Some archaeologists might pussyfoot around this question more than Pauketat does, but it also seems clear that political and religious power in Cahokia revolved around another ancient tradition. Cahokians performed human sacrifice, as part of some kind of theatrical, community-wide ceremony, on a startlingly large scale unknown in North America above the valley of Mexico. Simultaneous burials of as many as 53 young women (quite possibly selected for their beauty) have been uncovered beneath Cahokia's mounds, and in some cases victims were evidently clubbed to death on the edge of a burial pit, and then fell into it. A few of them weren't dead yet when they went into the pit -- skeletons have been found with their phalanges, or finger bones, digging into the layer of sand beneath them. (Andrew O’Hehir, “Sacrificial Virgins of the Mississippii,” Salon, August 5 2009)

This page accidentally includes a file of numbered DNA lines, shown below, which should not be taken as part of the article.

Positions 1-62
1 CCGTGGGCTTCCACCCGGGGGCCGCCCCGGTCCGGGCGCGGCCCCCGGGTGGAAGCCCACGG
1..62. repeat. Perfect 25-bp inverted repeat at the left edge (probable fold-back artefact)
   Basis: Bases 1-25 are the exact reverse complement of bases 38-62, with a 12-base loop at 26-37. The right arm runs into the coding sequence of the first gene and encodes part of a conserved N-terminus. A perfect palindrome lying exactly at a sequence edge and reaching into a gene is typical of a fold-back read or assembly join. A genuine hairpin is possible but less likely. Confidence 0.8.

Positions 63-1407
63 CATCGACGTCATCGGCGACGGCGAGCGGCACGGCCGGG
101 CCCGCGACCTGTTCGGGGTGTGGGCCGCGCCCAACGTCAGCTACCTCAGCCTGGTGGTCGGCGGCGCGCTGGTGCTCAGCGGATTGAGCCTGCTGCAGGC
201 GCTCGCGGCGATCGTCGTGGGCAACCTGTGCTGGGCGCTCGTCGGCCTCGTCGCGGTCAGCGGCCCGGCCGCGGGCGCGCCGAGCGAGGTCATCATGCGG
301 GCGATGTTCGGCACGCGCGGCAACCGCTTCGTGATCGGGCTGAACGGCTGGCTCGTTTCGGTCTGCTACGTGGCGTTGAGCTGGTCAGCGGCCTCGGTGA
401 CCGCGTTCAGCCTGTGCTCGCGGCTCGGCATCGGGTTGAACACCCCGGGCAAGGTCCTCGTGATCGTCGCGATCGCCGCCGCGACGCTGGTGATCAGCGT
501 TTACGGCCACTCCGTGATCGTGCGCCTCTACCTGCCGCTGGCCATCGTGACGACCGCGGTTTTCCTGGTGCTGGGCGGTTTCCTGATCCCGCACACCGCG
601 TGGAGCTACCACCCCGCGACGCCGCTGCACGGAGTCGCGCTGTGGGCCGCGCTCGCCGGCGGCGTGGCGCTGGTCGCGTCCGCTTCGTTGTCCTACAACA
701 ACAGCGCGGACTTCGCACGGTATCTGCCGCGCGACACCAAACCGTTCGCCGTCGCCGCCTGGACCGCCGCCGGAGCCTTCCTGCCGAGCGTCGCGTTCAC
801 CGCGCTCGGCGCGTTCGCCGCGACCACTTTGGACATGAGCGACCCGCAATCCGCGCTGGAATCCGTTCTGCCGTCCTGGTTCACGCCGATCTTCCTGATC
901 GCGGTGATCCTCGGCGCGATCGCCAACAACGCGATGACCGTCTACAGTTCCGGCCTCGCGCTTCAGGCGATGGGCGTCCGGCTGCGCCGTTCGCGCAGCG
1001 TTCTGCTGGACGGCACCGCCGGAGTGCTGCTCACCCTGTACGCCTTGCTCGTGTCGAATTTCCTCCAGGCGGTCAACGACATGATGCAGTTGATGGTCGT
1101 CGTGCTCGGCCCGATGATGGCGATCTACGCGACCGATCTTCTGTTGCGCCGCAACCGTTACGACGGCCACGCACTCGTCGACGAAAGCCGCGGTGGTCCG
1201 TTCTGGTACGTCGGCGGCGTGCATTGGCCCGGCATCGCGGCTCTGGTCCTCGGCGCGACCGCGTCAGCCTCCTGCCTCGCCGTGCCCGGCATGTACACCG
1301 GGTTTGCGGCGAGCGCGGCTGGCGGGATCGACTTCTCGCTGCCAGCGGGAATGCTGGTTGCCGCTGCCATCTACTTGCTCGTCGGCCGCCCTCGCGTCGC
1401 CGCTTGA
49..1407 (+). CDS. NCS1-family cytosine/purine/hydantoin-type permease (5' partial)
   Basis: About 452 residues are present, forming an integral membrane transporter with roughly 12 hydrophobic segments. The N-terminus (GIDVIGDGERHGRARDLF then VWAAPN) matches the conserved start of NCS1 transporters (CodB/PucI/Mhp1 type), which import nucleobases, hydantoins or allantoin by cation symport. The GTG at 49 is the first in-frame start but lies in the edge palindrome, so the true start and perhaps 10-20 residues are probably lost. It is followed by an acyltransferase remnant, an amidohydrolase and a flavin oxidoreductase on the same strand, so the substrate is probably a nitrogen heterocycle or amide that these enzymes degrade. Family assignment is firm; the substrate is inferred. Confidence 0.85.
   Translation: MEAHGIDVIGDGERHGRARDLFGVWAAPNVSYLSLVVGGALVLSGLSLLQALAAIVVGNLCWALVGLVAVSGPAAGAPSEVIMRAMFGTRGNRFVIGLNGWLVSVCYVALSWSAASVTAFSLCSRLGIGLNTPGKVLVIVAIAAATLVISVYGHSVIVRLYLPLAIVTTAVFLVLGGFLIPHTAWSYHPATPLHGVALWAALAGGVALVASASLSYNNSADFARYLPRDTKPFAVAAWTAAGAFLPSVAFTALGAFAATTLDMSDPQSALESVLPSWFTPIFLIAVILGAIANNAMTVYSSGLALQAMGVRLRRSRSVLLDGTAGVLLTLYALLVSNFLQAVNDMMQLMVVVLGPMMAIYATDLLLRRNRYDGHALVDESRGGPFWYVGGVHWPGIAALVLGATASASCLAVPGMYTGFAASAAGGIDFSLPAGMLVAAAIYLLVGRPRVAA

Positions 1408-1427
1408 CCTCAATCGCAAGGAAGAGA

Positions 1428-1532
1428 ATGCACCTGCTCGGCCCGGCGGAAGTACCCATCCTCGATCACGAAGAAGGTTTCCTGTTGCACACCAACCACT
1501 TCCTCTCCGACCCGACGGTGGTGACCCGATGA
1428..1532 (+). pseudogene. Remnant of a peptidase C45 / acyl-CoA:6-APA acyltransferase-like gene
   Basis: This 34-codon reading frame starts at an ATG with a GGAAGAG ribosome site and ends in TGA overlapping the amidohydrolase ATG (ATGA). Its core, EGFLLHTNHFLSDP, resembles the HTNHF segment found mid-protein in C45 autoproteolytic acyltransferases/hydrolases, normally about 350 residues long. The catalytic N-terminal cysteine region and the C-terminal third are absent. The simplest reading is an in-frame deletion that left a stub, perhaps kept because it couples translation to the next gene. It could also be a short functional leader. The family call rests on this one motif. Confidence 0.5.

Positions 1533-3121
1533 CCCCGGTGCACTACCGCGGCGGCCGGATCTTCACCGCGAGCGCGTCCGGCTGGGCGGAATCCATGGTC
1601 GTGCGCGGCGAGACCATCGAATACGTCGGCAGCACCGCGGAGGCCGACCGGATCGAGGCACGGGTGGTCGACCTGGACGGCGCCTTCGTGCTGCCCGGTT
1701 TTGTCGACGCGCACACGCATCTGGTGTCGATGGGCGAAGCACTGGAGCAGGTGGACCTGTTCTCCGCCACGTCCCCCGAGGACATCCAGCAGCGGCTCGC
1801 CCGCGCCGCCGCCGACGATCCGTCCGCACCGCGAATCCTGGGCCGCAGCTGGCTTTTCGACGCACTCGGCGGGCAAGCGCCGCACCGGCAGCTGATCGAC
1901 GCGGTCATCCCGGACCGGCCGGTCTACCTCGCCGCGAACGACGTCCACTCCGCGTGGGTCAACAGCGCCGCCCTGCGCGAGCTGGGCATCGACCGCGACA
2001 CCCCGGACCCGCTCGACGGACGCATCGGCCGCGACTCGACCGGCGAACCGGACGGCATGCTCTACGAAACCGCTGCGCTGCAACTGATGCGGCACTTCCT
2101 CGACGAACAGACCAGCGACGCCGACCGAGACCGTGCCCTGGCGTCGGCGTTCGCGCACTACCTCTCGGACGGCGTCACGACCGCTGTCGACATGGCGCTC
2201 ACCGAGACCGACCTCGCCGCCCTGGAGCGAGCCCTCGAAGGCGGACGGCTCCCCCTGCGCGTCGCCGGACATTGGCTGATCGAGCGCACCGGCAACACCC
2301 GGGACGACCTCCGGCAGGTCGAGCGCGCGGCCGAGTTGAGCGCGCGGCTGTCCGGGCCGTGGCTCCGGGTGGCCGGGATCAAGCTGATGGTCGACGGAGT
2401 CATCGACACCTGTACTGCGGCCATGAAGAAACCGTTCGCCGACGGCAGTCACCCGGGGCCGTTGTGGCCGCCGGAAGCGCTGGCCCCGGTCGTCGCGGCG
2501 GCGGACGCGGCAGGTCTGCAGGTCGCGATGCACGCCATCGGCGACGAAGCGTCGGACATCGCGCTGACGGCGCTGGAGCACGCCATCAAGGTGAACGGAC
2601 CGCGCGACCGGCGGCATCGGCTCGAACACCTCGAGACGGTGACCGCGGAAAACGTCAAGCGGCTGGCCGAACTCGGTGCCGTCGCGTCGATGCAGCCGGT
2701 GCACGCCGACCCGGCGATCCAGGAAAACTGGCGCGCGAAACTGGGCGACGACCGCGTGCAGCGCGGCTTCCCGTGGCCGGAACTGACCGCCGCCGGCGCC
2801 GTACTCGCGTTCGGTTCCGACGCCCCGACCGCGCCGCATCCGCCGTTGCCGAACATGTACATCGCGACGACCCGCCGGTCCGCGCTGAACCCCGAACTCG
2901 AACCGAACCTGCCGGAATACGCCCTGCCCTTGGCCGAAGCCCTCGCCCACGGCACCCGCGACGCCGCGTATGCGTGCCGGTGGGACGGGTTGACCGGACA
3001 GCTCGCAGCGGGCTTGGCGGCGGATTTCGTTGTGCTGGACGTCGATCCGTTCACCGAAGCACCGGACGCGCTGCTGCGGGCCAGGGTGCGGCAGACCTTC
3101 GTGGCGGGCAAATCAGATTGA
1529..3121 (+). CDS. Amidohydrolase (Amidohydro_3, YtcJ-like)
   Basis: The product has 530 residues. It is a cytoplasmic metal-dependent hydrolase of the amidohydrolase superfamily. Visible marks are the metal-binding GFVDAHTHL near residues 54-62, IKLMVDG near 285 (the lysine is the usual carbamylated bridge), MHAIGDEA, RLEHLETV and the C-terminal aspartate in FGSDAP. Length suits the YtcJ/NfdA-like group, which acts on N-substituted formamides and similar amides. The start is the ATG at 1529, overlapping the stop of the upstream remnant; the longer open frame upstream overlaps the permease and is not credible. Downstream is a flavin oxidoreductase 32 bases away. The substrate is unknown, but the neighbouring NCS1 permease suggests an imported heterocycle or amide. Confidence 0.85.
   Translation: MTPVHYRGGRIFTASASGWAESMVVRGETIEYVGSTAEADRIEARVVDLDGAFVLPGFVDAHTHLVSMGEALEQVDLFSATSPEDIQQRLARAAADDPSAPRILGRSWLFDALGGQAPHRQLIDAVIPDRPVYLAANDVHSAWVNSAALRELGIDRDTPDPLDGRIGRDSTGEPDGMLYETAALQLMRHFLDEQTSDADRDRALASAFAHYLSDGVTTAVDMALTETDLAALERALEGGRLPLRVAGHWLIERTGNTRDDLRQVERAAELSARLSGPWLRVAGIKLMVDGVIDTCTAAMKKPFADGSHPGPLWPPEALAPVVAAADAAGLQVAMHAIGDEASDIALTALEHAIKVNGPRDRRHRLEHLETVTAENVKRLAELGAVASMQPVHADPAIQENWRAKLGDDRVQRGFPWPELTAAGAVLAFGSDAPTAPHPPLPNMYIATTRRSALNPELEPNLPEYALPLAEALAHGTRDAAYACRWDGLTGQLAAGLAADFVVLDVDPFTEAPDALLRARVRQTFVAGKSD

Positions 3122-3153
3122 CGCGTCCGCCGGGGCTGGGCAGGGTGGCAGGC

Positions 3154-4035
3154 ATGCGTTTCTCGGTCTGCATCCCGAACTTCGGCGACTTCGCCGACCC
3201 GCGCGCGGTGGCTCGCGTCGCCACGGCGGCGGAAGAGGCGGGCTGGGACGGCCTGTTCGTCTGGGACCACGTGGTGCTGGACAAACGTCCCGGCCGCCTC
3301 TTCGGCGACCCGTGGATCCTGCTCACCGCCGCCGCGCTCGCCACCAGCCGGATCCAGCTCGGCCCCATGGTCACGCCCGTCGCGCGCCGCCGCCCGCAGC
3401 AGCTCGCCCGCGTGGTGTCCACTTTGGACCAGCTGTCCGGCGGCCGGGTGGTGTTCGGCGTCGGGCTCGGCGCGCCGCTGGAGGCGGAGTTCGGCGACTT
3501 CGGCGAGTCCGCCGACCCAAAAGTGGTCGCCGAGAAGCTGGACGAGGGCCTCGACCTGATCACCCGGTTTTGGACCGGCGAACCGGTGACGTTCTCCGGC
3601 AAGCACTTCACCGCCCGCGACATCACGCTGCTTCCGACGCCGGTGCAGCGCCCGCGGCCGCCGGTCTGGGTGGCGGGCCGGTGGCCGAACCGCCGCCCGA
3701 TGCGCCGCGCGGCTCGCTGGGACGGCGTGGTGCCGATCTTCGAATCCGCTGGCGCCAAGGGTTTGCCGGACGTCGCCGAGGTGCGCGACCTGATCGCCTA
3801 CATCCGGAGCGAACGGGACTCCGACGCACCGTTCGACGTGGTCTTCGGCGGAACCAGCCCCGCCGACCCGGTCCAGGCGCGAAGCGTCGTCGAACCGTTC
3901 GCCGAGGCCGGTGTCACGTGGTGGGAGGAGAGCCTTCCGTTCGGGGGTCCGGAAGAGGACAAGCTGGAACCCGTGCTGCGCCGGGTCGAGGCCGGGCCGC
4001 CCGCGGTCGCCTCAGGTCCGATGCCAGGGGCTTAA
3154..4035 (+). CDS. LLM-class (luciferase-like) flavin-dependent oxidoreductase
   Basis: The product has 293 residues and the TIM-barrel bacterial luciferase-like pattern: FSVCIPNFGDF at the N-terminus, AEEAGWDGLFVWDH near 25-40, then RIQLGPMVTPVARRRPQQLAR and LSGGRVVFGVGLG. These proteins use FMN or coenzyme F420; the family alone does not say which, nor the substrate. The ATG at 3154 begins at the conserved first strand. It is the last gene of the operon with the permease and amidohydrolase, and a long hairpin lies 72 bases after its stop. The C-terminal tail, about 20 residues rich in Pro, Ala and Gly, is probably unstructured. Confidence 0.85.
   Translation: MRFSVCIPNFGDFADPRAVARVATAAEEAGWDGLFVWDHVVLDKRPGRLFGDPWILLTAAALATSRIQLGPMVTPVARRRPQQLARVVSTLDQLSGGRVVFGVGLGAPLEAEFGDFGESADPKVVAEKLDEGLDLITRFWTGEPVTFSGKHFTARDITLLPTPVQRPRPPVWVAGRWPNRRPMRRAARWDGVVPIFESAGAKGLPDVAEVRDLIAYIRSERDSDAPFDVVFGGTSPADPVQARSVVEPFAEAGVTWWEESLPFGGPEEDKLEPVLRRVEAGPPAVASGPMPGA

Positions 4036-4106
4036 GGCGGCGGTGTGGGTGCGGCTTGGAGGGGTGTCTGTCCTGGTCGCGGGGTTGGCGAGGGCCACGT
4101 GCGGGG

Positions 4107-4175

Well now that they we know that they were as mentally crazed as your average (well, maybe a little worse than that) extremist right-winger, but are now nowhere so present to do us harm, we should of course forget about them--or maybe find some way to get rid of their virgin-clubbing grotesque presence completely. I mean, a thousand years from now I don't want museums or historical organizations keeping intact whatever might remain from contemporary right-wing culture (simply having existed doesn't mean of obvious relevance, necessity of preservation). Maybe we could just build a bunch of nice organic gardens over them all. Sort of a way to say, glad you existed and hope you're all some place nice, but it would have been nice if you could have lived in such a way we could not but regret your passing.